What Got You Here Won’t Get You There

Amar Pandit , CFA , CFP

Amar Pandit

A respected entrepreneur with 25+ years of Experience, Amar Pandit is the Founder of several companies that are making a Happy difference in the lives of people. He is currently the Founder of Happyness Factory, a world-class online investment & goal-based financial planning platform through which he aims to help every Indian family save and invest wisely. He is very passionate about spreading financial literacy and is the author of 4 bestselling books (+ 2 more to release in 2020), 8 Sketch Books, Board Game and 700 + columns.

Several years ago, I read a wonderful book by Marshall Goldsmith. The headline of this post is the name of that book. But before I get to the book, let me share an interesting sketch with you.

There are many places we hide. One of the bigger places we hide in is “busyness”. We are busy all the time. But you know that already because you would have read the November 18th Nano “The Busybee”.

Can you guess the other bigger one?

Tick Tock (not TikTok)…Waiting…

The other bigger one is “Success”.

Yes, you read that right. Did you guess it correctly?

I doubt so because success has the quality to sneak back on us. We might never think of success as a problem except that it is if not handled (digested) well.

Success is the place many successful (you can define this however you want to define this) people hide. They believe that just because they have been successful so far, they will be successful in the future. Marshall Goldsmith calls this the Success Delusion. He wrote, “That’s because we get positive reinforcement from our past successes, and, in a mental leap that’s easy to justify, we think that our past success is predictive of great things in our future.

Think about this in your own context.

Do you sometimes (or anytime) think you will continue to be successful just because you are successful now?

Let’s say you now see something amazing that would really reimagine and transform the way you do business. All you need to do is make a decision to collaborate with a world class firm. But then a little voice in your head tells you, “I could do this too. If he could do it, I sure can do this. It’s best to do it on my own.” Sometimes, the voice even tells you – “Rohit, you are doing this already.”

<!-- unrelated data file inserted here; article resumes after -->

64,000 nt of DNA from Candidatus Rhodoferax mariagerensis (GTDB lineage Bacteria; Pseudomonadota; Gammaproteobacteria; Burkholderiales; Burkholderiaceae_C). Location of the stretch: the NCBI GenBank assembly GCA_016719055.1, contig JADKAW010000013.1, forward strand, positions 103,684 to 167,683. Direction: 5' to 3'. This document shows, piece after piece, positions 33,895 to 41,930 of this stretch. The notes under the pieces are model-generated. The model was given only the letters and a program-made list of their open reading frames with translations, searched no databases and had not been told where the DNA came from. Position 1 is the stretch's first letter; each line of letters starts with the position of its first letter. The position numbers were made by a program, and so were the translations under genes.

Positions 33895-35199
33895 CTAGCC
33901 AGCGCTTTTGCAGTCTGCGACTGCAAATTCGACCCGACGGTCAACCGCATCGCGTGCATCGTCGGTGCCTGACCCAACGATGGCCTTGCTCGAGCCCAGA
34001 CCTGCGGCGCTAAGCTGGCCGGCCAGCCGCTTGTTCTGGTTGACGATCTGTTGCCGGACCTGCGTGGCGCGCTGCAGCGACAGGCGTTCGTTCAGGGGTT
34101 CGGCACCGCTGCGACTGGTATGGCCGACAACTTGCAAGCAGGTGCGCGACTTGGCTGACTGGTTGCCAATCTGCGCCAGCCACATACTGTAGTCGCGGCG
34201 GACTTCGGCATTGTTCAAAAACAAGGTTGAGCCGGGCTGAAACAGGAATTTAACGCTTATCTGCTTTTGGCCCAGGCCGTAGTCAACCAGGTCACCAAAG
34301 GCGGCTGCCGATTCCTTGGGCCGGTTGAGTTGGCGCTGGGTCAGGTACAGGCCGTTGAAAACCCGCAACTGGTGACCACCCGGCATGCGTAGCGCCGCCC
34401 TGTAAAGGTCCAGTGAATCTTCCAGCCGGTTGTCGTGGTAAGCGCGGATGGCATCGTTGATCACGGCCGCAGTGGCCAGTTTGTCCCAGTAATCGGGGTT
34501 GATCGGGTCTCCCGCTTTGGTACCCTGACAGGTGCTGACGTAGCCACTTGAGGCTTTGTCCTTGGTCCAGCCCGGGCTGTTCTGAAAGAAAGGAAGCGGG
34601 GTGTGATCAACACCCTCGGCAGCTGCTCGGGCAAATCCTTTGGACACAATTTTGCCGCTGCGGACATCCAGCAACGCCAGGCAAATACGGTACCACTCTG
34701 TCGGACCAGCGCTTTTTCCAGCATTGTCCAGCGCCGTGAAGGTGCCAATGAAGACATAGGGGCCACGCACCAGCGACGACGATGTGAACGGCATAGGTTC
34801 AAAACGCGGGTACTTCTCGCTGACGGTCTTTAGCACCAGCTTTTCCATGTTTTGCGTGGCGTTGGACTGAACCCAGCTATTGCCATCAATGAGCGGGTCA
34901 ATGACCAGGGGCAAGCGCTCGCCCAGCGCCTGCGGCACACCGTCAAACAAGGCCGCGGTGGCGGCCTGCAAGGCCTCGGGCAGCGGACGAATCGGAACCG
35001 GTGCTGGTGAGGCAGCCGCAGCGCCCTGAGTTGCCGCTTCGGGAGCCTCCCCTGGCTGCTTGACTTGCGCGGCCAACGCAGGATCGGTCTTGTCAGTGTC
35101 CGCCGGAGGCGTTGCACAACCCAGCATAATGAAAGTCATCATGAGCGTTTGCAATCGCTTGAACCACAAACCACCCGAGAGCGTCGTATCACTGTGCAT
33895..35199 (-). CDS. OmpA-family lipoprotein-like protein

Has this happened to you?

It surely happens with many successful people at a time when they really need to change.

Marshall further wrote, “But our delusions become a serious liability when we need to change. We sit there with the same godlike feelings, and when someone tries to make us change our ways, we regard them with unadulterated bafflement.

It’s an interesting three-part response.

First, we think the other party is confused. They are misinformed and don’t know what they are talking about. They have us mixed up with someone who truly does need to change, but we are not that person.

Second, as it dawns on us that maybe the other party is not confused- maybe their information about our perceived shortcomings is accurate- we go into denial mode. The criticism does not apply to us, or else we wouldn’t be so successful.

Finally, when all else fails, we attack the other party. We discredit the messenger. ‘Why is a smart guy like me,’ we think, ‘listening to a loser like you?

Trust me, we have heard all the above 3 including – Why do you have to listen to a loser like me?

These are nothing but denial mechanisms – when we choose to ignore the truth and reality in front of us.

We truly believe what got us here will take us there or anywhere we want. Except that this time it’s not so. We now operate in a very different world with different set of competitors (often cut-throat), pricing models, business models, client experiences, value propositions and so on. To get there, we must adapt because a firm that is not fit to adapt will be left behind – dead or alive.

To adapt, we must first change at a personal level.

There is an amazing reflection by an Unknown Monk that fits perfectly here.

“When I was a young man, I wanted to change the world. I found it was difficult to change the world, so I tried to change the nation. When I found I couldn’t change the nation, I began to focus on my town. I couldn’t change my town and as an older man, I tried to change my family. Now, as an old man, I realize the only thing I can change is myself and suddenly I realize that if long ago I had changed myself, I could have made an impact on my family. My family and I could have made an impact on my town. Their impact could have changed the nation and I could have indeed changed the world.”

I truly believe that we all have what it takes to change the world and build a HappyRich India. Provided we change, collaborate and not let our current success come between us and our future.